Here is the long awaited follow up to the Top 10 Best Ab Exercises Part 1 and the precursor to the Top 10 Best Abs Exercises Part 3.
I would like to introduce 5 of my favorite 10 ab exercises, that you can use to get a 6-pack abs look. Do these exercises regularly, mix it up, use different speeds, tempos, angles, and positions to get a full workout. Always try to progress from workout to workout.
Here are 3 ways you can gauge progress with abdominal exercises:
- Try to complete more reps in a given time period. For example, do as many fold ups as possible in 60 seconds. Try to break your personal record (PR) each workout.
- Try to complete more total reps each time you perform the exercise. For example, week one do 3 sets of 10, week 2 do 3 sets of 12, week 3 do 4 sets of 10, week 4 do 3 sets of 15, etc…
- If it applies, try to add weight to the exercise by holding a plate or dumbbell on your chest or behind your head, or use a weighted vest. You can also add weight to your legs with ankle weights. Try to use more weight, or complete more reps with the same weight, each time.
Part 1 of this series was long and tedious, so I won’t put you through any babble-writing. On to the exercises…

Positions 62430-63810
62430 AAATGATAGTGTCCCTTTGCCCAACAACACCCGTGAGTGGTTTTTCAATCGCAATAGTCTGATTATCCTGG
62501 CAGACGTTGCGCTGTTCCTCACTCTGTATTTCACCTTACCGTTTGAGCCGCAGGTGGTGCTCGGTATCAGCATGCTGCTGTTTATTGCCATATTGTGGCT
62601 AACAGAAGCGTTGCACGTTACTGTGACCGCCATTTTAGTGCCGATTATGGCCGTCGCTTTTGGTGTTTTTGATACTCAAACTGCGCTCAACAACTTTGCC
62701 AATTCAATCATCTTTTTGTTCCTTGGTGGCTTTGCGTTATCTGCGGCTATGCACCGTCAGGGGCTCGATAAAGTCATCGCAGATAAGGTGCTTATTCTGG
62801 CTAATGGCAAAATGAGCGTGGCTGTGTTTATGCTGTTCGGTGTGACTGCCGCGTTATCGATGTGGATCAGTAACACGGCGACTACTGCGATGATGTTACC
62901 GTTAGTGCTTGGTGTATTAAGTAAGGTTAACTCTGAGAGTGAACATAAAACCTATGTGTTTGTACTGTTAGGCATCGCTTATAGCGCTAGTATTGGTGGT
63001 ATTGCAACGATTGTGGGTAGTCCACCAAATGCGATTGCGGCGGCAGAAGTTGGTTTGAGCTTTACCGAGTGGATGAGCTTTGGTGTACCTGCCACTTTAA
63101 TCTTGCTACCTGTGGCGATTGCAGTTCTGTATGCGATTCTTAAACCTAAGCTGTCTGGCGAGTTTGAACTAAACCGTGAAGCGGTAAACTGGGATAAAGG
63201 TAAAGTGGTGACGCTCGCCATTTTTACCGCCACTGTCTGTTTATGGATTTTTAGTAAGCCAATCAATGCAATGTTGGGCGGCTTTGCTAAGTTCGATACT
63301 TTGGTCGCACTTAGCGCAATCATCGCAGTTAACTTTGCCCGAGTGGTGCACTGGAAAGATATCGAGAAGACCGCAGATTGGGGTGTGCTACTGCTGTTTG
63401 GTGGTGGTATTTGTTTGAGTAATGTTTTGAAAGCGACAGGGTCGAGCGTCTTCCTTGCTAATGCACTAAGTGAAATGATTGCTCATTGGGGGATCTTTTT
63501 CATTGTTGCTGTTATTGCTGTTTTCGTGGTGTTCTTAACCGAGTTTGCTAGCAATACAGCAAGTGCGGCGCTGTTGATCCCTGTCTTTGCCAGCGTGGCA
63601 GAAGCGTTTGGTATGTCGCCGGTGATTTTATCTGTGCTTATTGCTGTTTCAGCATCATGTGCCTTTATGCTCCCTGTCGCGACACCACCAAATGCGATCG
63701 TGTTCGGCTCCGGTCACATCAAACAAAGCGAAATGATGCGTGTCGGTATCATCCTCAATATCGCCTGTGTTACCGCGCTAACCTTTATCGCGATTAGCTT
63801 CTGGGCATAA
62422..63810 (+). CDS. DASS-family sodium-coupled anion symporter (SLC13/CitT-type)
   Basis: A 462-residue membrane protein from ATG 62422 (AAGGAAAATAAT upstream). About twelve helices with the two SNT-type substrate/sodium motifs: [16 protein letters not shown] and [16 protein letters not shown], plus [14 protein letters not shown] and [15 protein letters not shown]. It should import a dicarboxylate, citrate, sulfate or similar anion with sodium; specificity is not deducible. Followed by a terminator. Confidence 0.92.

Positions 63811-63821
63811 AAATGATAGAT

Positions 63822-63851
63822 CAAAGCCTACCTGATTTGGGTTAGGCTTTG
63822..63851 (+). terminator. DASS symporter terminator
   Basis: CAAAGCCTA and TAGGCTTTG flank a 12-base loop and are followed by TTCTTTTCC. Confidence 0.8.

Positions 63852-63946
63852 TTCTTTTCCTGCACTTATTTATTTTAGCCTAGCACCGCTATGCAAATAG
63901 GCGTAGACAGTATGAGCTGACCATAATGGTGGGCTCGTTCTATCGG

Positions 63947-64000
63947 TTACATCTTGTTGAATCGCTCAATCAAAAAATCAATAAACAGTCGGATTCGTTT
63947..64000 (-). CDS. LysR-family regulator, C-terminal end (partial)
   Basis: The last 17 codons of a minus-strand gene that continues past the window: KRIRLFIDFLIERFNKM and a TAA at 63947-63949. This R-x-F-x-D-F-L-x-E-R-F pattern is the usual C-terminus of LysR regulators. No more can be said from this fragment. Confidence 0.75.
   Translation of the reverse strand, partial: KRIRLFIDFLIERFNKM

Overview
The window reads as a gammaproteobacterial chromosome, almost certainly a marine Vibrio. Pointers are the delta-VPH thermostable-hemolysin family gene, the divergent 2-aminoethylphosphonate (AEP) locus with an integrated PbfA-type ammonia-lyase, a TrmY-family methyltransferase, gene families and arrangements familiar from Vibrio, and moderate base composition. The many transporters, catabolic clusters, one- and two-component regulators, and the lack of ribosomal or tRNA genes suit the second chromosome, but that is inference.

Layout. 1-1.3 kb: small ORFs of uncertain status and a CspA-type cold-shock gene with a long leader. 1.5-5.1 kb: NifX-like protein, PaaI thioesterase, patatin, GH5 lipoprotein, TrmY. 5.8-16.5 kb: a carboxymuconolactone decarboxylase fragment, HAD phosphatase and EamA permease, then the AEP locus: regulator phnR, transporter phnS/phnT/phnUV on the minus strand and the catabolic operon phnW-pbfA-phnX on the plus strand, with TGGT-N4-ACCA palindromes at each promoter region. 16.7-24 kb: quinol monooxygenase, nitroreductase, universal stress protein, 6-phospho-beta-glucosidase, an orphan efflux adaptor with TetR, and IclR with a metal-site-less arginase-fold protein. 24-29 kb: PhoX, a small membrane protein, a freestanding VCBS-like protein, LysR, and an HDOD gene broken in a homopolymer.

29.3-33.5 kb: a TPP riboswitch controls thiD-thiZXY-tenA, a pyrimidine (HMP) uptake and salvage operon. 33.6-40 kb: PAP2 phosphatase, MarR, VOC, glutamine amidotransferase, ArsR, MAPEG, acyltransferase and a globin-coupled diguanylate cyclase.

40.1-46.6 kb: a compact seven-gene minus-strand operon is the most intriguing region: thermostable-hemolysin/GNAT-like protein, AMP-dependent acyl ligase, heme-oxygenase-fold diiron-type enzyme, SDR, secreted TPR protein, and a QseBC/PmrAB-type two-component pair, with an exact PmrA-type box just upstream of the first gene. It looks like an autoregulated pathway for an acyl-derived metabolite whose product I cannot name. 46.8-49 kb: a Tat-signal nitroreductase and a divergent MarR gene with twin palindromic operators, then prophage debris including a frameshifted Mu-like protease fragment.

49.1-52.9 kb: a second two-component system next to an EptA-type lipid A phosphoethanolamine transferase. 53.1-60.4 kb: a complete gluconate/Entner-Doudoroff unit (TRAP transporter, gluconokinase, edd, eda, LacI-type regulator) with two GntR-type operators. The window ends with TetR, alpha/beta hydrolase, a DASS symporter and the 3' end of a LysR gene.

- The Bicycle Maneuver
The Bicycle is the best exercise to target the abdominals and the second best exercise to target the obliques according to the ACE study. If this exercise is too easy, you can use ankle weights and you can hold a plate behind your head for added resistance.
To set up: Put a mat on the floor and lie down flat.
Put your hands behind your head, with your fingers touching your head lightly. Do not lock your fingers together at all.
Lift the shoulder blades off the floor without using your arms to pull on your neck. Only use the abdominal muscles for this.
Bring your knees up to a 45 degree angle so that your thighs are perpendicular and your calves are parallel to the floor.
To bike: Slowly pedal your legs as if you were on a bicycle by alternately extending and flexing your knees so that your feet move in an elliptical motion. As each knee approaches your chest, attempt to touch the opposite elbow to the knee by flexing and curling your trunk up and to the side as though you were performing a side crunch.
Your shoulders should remain off the floor for the duration of the exercise. Remeber to breathe.